Mi casa es su casa



November 2nd, 2012

So, Louis and I are getting some new roommates this weekend! His cousin Adam and his girlfriend Amy are moving into our second bedroom, formerly my office, so I’ve set up in a corner of our basement.

So far, I’m enjoying my new digs! I am a web developer, after all, and we seriously thrive in basements. My creativity continues to fire up and now I’m starting to feel like a creature that’s been released back into the wild. Taking a change of scenery is good thing, even if I’m looking at 70s faux wood paneling in the basement instead of the remnants of the original kitten wallpaper in my office.

I’m really excited too, because I’ve never had true roommates. They’re also bringing a cat. Cats are like garlic… You can never have too much!

CreComm is also starting to get VERY busy, so it will be nice to be able to work on my homework or client projects and know that Louis isn’t just sitting alone if he doesn’t have to.

I’ll keep you guys posted, but welcome Adam and Amy!


Reflecting on a fifth drive-in season



October 23rd, 2012

This past Saturday we wrapped up our fifth season at the Dacotah Drive-In with our first successful triple feature. We ran the Scream trilogy in our first season on the May long weekend of 2008 and learned a couple of things: triple features have to be carefully programmed, triple features have to be scheduled during the early and late parts of a season because of the time the sun sets, and people will not come to the theatre on a long weekend!

This season we attracted between 25-33 people a night. Our double bills with a family movie followed by a more adult oriented movie were the most popular (Puss In Boots/Anchorman and The Muppets/Bridesmaids). June is a quiet month no matter what we program. It was also the first season we expanded the season to Easter and Halloween, and it couldn’t have gone better. We got perfect weather every night!

We brought back a double bill of Twister/The Shining from our first season due to popular demand but because of technology problems, we unfortunately lost The Shining. The first time we ran those features we had such a severe storm sweep in we also lost that original showing. It seems to be a cursed double bill.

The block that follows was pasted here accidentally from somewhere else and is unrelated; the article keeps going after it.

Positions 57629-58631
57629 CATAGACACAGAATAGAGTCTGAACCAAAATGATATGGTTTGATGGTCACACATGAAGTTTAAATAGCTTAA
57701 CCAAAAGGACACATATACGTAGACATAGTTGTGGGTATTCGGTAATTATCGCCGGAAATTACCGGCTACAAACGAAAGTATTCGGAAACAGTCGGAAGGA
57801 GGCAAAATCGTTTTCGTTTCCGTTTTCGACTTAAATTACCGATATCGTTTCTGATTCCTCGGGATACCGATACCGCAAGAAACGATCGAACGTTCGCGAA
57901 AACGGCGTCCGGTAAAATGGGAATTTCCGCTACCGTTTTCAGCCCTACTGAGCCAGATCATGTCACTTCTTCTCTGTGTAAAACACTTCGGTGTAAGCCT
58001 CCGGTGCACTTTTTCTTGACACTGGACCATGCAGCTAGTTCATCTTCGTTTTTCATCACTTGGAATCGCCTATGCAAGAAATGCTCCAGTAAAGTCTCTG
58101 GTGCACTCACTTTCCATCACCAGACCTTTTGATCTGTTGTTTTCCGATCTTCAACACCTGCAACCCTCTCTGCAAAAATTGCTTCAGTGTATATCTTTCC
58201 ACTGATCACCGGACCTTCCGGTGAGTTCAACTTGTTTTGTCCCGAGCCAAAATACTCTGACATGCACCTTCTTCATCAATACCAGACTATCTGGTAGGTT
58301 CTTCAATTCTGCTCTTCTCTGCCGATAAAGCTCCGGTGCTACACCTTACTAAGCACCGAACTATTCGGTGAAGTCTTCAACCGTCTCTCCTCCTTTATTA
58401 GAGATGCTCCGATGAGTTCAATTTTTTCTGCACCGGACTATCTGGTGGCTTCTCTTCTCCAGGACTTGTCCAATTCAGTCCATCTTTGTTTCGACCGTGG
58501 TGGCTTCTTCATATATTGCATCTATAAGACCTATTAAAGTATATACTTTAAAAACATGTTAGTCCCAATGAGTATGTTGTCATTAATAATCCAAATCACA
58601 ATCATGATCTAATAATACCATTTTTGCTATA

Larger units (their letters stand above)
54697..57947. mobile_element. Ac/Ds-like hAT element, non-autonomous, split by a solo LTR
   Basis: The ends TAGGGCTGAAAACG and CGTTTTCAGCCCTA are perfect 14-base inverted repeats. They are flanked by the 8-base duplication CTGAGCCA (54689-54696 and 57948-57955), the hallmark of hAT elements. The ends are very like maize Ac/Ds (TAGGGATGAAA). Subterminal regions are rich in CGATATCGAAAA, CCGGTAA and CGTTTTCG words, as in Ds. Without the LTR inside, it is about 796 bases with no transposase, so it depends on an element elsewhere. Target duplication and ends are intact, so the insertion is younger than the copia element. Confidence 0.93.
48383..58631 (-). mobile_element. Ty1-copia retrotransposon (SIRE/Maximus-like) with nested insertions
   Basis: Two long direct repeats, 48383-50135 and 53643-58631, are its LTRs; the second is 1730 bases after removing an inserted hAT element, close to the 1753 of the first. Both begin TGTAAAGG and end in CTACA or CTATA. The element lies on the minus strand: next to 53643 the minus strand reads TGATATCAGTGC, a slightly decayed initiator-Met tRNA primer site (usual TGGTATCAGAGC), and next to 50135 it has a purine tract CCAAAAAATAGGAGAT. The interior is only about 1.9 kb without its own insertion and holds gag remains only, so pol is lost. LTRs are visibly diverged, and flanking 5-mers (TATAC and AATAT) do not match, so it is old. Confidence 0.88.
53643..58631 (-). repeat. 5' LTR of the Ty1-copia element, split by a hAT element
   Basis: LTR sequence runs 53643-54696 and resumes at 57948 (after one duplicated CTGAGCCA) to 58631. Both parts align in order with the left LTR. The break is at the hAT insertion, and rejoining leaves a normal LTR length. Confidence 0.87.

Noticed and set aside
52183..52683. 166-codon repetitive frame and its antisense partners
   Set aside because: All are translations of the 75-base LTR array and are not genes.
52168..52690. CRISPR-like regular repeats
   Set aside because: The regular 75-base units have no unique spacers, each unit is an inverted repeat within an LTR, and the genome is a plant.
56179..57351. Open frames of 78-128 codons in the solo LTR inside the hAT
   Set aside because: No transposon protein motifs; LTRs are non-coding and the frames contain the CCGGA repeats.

This season we finally kicked DVDs and moved on to high-quality encoded DivX movies played from USB storage. This has been a lot more reliable and also allowed me to focus on other things since I’ve been able to create auto show starts and seamless changeovers between features and intermission.

This was our first season with a concession stand. We started with a popcorn maker for the first night and added the deep fryer on the second night. The concession stand has been wildly popular and I think we serve the best onion rings, curly fries, hot dogs, burgers, and of course popcorn (my secret recipe). Deep fried pizza pops have also been like crack for anyone that’s made it out for the shows.

None of this would be possible without all of the fans we bring the experience to. We just can’t let the drive-in die and people who come out to the shows make it all possible and worthwhile. Thanks to everyone for letting me indulge in this passion. I absolutely could not do this without Rauri Qually. Thank you so much Rauri for providing us with our venue. You don’t even know how much it means. Thanks to my partner Louis Beales for helping me set up and tear down everything each night and for making it through to the wee hours of the morning. You help me put the finishing touches on each night. Thank you to my best friend Ashley Ohlson who has been there since the start and even jumped on the grill this past weekend to help us out! Ash, when I first dreamed this up you encouraged me to go for it. You even drove me to buy the projector!

In just 5 months we’ll be firing the projector back up for our 6th season! Until then, hang tight. We’ve got a few upgrades and plans up our sleeves already.

*Special thanks to Natasha Woloschuk for the pictures.